Atomistic Modeling and Simulation Tools for Nanoelectronics and their Deployment on

By Gerhard Klimeck

Electrical and Computer Engineering, Purdue University, West Lafayette, IN

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At the nanometer scale the concepts of device and material meet and a new device is a new material and vice versa. While atomistic device representations are novel to device physicists, the semiconductor materials modeling community usually treats infinitely periodic structures. NEMO 3-D bridges the gap and enables 52 million atom electronic structure simulations of quantum dots, quantum wells, nanowires, and impurities with relevant device dimensions. The new OMEN code enables quantum transport in atomistically resolved systems.

Two electronic structure calculation examples will illustrate the importance of atomistic disorder in realistically large systems. For strained Si quantum wells on wafer-miscut SiGe substrates valley splitting is computed as a function of magnetic field. For InAs quantum dots embedded in an InGaAs strain reducing layer on top of a GaAs substrate NEMO 3-D can model the non-linear optical transition energy dependence as a function of In-concentration. Both simulation sets match experimental data without adjustment to the NEMO 3-D material parameters or device geometries.

Electron and hole transport simulations through atomistically represented systems remain computationally and even conceptually challenging. Quantum transport simulations of high mobility transistors and band-to-band-tunneling transistors will be shown using the next generation OMEN tool. Both NEMO 3-D and OMEN perform very well on parallel machines and demonstrated efficient usage of up to 8,192 and 222,720 processors, respectively.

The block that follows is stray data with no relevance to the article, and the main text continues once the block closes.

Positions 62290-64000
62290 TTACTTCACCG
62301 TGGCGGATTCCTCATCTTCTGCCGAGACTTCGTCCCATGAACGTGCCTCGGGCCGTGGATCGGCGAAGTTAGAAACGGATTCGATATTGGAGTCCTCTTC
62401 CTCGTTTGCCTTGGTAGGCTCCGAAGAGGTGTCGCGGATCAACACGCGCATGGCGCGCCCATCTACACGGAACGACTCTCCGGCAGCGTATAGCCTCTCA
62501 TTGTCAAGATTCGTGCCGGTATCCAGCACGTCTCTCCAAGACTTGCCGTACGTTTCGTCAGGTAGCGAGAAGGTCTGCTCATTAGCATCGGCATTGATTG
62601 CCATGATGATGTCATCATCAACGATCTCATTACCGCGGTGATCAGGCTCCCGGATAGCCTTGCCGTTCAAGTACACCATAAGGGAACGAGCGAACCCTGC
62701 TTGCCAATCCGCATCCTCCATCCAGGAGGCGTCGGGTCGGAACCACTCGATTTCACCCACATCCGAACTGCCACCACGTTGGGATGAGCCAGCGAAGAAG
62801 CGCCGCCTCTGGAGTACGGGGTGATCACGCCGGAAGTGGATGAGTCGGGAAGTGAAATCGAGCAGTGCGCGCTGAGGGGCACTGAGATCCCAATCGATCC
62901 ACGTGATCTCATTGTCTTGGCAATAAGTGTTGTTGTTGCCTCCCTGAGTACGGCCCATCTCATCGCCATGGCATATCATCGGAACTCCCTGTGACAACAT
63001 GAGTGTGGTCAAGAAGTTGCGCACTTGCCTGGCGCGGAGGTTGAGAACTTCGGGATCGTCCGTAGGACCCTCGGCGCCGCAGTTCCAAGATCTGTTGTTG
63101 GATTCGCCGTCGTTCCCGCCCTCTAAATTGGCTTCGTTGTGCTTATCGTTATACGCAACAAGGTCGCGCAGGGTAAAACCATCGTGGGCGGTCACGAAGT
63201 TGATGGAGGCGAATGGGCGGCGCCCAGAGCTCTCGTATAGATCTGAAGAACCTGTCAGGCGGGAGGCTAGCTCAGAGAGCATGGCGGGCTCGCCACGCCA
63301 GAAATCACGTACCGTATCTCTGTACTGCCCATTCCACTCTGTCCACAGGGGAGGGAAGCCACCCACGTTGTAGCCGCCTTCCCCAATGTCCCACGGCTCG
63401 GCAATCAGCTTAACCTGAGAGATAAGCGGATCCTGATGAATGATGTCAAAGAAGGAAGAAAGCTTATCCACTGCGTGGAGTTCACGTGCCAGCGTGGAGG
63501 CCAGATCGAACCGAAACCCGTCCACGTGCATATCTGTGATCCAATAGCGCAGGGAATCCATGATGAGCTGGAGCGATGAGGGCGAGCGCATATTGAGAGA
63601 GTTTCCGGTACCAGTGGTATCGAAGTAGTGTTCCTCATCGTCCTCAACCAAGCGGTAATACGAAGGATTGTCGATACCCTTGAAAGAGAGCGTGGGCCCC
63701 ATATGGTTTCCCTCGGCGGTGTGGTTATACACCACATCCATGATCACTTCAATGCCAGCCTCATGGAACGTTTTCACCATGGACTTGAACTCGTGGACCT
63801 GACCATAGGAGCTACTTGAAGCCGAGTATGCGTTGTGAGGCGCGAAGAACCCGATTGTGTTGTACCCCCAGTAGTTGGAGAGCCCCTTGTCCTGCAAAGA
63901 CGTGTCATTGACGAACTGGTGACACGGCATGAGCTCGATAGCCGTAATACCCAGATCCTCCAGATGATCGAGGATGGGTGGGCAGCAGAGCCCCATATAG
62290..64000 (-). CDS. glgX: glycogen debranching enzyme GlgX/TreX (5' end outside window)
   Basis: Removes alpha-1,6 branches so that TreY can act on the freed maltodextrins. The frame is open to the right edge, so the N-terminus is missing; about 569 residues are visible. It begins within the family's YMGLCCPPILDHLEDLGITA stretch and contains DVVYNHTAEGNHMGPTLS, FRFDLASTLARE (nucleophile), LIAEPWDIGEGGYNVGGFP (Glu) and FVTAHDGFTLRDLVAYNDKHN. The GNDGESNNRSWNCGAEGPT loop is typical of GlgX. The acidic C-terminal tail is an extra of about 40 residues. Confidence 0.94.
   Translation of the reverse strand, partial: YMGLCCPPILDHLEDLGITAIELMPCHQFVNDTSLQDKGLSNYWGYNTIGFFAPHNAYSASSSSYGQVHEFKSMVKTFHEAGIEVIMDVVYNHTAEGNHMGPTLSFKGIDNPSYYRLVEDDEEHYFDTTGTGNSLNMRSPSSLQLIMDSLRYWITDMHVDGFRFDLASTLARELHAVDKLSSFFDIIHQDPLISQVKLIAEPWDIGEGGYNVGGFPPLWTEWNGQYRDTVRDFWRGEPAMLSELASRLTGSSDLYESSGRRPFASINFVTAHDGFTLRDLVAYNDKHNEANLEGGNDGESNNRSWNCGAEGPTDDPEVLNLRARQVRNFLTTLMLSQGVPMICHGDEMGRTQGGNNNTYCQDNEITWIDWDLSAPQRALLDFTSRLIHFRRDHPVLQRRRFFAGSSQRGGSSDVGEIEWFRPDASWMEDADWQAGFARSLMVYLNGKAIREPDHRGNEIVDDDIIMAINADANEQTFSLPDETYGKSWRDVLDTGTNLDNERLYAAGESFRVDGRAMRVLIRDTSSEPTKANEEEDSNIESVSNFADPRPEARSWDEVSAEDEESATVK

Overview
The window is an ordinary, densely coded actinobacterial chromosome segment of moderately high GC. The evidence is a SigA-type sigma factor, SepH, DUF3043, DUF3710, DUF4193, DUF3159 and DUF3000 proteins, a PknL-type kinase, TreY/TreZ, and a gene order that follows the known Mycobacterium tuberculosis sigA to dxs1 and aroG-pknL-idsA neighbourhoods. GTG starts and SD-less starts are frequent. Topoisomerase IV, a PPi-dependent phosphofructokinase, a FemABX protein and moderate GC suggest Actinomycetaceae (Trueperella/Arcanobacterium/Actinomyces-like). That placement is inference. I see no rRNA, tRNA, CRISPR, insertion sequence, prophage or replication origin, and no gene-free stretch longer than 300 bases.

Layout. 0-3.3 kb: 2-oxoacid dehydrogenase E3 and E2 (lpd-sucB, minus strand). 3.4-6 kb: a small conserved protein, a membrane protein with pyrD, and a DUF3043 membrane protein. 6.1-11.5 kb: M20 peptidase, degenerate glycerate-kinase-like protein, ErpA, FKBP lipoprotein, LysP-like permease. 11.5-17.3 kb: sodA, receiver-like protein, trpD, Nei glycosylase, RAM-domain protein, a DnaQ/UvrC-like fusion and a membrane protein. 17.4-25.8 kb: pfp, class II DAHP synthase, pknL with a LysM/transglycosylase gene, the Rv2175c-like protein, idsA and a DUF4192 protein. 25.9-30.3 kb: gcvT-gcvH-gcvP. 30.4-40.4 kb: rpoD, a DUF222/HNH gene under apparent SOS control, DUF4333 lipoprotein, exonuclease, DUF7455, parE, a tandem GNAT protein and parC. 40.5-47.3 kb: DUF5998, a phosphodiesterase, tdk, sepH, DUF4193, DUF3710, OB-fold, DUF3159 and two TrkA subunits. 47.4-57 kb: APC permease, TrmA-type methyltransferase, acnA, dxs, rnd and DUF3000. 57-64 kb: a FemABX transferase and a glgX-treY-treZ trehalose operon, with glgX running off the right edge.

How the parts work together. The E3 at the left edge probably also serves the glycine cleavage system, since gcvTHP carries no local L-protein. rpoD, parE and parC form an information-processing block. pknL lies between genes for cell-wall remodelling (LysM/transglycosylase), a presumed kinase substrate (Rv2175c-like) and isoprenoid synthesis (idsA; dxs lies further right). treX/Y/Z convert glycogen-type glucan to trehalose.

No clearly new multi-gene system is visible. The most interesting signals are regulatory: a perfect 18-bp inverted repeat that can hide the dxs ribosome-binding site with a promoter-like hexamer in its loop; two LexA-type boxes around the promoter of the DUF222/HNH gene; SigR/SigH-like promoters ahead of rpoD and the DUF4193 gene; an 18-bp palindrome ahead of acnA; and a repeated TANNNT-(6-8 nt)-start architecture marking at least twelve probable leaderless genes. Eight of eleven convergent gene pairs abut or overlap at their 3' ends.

Ultimately these simulation tools will have the most impact if they can leave the hands of computational scientists and be put into the hands of experimentalists and educators. provides a platform for such tool deployment and we will highlight our achievements and plans on tool deployment of OMEN and NEMO3D on the nanoHUB.


Gerhard Klimeck is the Director of the Network for Computational Nanotechnology at Purdue University and a Professor of Electrical and Computer Engineering. He guides the technical developments and strategies of He was the Technical Group Supervisor of the High Performance Computing Group and a Principal Scientist at the NASA Jet Propulsion Laboratory, Caltech and a member of technical staff at the Central Research Lab of Texas Instruments Prof. Klimeck’s research interest is in the modeling of nanoelectronic devices, parallel cluster computing, and genetic algorithms. Dr. Klimeck received his Ph.D. in 1994 on Quantum Transport from Purdue University and his German electrical engineering degree in 1990 from Ruhr-University Bochum. Dr. Klimeck’s work is documented in over 130 peer-reviewed journal and 125 proceedings publications and over 130 invited and 280 contributed conference presentations.

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203 Physics, Purdue University, West Lafayette, IN